Are You Throwing Away Too Much Produce?
Do you buy fresh produce with good intentions of eating it but then find that you throw a good part of it away because it has turned old, slimy, brown, soft, or undesirable? Part of the problem may be the way you store your fruits and vegetables. The culprit may be Ethylene Gas.
FAQs About Ethylene Gas
What is ethylene gas is and why is it found in some plants?
Ethylene gas is a naturally-occurring hormone produced by some fruits as they ripen. It helps the plant by ripening its fruit, opening its flowers, and shedding its leaves. It is not harmful to humans. The most common example is the ethylene gas given off by bananas as they ripen and turn from green to yellow. In general, fruits that continue to ripen after being picked are the ones that produce high levels of ethylene gas that could lead to the storage problems (described below). Plants produce ethylene gas for all kinds of reasons, so it’s a matter of the level being especially high during ripening that causes storage problems.
Are some fruits and vegetables sensitive to this ethylene gas?
Yes. If you store an ethylene-sensitive fruit or vegetable next to an ethylene-producing fruit, you can affect the former’s quality and reduce its shelf life. You can cause premature aging and decay of the ethylene-sensitive food.
What are some specific examples of what happens when an ethylene-sensitive fruit or vegetable is next to an ethylene-producing fruit?
For example, lettuce leaves can become spotted. Green beans can lose their color. Carrots can become bitter. Broccoli, cabbage, Brussels sprouts, and cauliflower can become yellow and their leaves can shed. Cucumbers and summer squash can become soft. Eggplant and sweet potatoes can become brown and discolored.
Also, the more damaged a fruit is, the more ethylene gas it produces. So, if you have a soft apple in the refrigerator, separate it from everything else. Use it up immediately and either eat it or cut it up for your pet or the birds.
So, what’s the bottom line? Given the information above, what’s the best solution?
Keep Ethylene-sensitive fruits and vegetables away from ethylene-producing fruits and vegetables. With the exception of tomatoes, most ethylene producers are fruits. Store vegetables in a separate place from fruits in the refrigerator. Perhaps use a separate crisper drawer. Many of the ethylene producers listed below can be stored on a kitchen counter, outside of the refrigerator. Many fruits need to ripen at room temperature. Once ripe, then you can place them in your refrigerator. But try not to place any of the ethylene producers next to an ethylene-sensitive fruit or vegetable. Use resealable plastic bags to keep items separate. Don’t refrigerate tomatoes. Refrigeration causes tomatoes to lose their taste. If you keep a fruit bowl on your kitchen counter, do not have bananas in the same bowl as apples (which are better refrigerated, anyway), apricots, avocados, nectarines, papayas, peaches, pears, or tomatoes. Keep all these items in separate places in your kitchen, if possible.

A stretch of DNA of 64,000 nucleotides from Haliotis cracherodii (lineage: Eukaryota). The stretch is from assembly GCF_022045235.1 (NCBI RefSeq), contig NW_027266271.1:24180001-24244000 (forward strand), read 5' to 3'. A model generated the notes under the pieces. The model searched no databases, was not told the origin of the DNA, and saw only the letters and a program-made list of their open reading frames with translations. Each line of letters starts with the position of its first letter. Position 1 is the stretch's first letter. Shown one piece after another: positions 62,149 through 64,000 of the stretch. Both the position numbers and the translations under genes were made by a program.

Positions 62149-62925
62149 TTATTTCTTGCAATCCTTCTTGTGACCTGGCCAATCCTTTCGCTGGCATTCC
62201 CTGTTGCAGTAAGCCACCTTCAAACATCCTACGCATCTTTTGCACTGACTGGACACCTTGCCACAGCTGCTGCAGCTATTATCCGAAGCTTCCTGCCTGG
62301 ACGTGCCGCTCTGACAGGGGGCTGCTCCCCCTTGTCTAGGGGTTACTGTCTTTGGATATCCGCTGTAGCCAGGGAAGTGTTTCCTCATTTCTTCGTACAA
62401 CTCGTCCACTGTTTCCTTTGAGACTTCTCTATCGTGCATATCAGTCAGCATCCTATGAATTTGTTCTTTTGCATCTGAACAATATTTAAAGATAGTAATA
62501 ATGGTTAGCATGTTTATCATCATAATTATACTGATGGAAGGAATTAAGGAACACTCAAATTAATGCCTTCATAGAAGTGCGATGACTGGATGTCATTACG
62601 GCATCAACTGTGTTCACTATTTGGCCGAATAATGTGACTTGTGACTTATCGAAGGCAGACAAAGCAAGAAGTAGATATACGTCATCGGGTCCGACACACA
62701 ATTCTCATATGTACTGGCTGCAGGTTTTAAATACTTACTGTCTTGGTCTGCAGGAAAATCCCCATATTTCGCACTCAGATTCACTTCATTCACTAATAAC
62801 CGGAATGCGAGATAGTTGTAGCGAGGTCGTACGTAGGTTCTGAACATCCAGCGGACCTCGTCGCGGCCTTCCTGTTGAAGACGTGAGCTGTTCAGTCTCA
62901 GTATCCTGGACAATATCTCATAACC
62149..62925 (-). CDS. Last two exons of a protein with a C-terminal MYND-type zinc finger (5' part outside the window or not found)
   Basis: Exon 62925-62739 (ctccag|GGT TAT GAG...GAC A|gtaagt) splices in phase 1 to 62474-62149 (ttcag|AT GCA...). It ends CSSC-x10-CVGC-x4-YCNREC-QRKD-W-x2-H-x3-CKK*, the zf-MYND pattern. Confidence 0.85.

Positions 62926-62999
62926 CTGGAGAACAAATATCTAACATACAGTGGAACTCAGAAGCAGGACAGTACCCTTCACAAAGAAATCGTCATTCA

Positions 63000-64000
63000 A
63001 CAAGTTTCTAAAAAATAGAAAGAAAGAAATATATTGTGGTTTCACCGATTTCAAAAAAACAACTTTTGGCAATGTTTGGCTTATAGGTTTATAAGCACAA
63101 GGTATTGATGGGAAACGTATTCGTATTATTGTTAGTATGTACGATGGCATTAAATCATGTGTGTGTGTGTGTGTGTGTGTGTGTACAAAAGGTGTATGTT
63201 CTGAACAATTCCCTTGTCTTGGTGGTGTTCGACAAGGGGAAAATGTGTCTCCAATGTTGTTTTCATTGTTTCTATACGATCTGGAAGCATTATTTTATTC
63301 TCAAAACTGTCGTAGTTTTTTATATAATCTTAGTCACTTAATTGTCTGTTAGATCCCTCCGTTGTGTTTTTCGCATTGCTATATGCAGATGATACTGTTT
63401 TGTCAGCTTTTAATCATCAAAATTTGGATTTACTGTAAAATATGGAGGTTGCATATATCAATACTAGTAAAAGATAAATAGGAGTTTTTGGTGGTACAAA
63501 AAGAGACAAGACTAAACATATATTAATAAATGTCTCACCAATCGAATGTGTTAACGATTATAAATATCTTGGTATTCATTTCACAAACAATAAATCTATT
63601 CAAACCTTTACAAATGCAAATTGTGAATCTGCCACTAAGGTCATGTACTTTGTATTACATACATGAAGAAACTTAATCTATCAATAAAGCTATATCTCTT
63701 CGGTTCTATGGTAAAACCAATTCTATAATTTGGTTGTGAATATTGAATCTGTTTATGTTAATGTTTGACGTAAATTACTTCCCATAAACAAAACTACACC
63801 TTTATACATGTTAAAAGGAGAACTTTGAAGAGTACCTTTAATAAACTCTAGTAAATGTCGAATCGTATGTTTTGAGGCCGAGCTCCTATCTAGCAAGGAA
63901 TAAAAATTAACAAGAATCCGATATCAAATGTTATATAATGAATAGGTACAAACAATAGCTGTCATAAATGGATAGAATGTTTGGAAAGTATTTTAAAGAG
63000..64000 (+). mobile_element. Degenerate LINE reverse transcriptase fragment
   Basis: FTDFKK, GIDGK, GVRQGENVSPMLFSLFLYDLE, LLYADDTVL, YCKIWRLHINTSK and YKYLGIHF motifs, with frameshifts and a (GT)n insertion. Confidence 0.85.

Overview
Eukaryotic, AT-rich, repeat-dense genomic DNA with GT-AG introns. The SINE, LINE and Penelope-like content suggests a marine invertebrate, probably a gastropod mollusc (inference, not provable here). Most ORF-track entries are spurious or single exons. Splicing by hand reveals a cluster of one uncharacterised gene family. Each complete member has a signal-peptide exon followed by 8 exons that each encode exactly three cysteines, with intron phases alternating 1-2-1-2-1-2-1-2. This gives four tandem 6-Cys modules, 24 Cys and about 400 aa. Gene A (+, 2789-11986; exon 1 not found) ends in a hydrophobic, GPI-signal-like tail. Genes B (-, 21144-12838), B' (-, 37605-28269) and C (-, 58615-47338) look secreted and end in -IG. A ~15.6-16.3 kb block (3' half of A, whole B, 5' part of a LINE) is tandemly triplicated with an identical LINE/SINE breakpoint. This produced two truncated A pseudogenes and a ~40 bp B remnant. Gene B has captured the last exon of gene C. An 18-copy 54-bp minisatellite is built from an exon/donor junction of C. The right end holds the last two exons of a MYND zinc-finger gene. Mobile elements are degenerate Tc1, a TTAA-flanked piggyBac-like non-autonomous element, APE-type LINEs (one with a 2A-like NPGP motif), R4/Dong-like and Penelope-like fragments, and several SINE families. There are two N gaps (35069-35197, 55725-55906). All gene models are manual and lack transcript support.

Shoppers, take a good look at the produce section of your local supermarket to see where and how items are placed. Most stores will keep the bananas away from the apples. The tomatoes are not refrigerated and are away from other fruits. Vegetables are in refrigerated sections, away from the fruit. Supermarkets don’t want to promote premature aging of their produce.
The two tables below list which fruits and vegetables are Ethylene Producers and which are Ethylene Sensitive. Note that some fruits appear on both lists.
Table 1. Ethylene Producers
Table 2. Ethylene-Sensitive Produce
Leafy Greens (such as spinach and kale)
Yellow Summer Squash
Click here to download a copy of the FAQs About Ethylene Gas information and tables.
Click here to return to Fruits and Vegetables home page.